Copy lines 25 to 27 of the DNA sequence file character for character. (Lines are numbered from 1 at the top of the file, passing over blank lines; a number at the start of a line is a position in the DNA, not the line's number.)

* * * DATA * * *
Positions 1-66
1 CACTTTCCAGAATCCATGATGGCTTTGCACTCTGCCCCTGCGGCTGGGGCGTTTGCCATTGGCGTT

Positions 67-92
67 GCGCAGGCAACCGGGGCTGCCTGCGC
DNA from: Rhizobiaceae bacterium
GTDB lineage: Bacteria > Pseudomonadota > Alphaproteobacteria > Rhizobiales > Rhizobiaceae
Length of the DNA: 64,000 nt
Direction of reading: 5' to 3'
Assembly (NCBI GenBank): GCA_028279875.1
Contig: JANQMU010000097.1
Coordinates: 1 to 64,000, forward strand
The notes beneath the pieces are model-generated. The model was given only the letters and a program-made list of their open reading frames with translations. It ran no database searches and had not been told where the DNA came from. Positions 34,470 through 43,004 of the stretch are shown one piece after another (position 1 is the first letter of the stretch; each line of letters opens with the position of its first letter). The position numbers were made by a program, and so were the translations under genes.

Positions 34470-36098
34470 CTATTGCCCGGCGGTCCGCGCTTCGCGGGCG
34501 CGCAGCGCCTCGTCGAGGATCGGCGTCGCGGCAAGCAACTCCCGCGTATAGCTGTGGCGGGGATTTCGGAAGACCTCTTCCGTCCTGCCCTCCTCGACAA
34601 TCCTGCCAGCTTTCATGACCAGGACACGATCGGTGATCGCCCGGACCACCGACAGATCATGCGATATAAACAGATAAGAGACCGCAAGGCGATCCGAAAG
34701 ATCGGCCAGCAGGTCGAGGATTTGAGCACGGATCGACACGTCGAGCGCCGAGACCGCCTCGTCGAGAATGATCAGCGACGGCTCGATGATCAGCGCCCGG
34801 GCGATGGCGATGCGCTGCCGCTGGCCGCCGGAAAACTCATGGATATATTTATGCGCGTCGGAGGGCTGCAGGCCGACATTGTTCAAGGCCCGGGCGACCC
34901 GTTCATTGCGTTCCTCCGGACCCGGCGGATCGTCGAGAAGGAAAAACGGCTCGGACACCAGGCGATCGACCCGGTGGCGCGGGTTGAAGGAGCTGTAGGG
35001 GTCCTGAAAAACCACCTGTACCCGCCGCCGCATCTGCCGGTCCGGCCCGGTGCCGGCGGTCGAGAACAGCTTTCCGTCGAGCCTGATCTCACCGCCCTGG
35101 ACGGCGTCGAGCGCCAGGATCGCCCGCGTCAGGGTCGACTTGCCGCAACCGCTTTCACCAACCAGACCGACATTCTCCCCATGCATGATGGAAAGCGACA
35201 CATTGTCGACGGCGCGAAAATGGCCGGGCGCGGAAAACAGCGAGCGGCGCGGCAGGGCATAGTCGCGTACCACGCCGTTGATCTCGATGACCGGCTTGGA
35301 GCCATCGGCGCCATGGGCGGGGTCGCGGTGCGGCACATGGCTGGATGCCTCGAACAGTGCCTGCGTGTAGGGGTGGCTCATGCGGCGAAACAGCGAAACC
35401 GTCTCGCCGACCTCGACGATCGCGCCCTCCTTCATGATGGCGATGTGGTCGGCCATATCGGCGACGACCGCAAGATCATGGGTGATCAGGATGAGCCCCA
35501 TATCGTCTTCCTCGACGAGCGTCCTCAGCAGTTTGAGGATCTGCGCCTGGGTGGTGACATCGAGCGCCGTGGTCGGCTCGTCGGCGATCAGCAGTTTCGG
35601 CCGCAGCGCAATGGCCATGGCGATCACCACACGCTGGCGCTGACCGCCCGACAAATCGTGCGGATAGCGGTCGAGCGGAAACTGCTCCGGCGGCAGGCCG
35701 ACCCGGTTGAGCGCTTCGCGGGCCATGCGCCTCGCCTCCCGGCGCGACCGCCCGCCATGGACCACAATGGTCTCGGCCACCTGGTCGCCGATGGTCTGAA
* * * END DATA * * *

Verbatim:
35501 TATCGTCTTCCTCGACGAGCGTCCTCAGCAGTTTGAGGATCTGCGCCTGGGTGGTGACATCGAGCGCCGTGGTCGGCTCGTCGGCGATCAGCAGTTTCGG
35601 CCGCAGCGCAATGGCCATGGCGATCACCACACGCTGGCGCTGACCGCCCGACAAATCGTGCGGATAGCGGTCGAGCGGAAACTGCTCCGGCGGCAGGCCG
35701 ACCCGGTTGAGCGCTTCGCGGGCCATGCGCCTCGCCTCCCGGCGCGACCGCCCGCCATGGACCACAATGGTCTCGGCCACCTGGTCGCCGATGGTCTGAA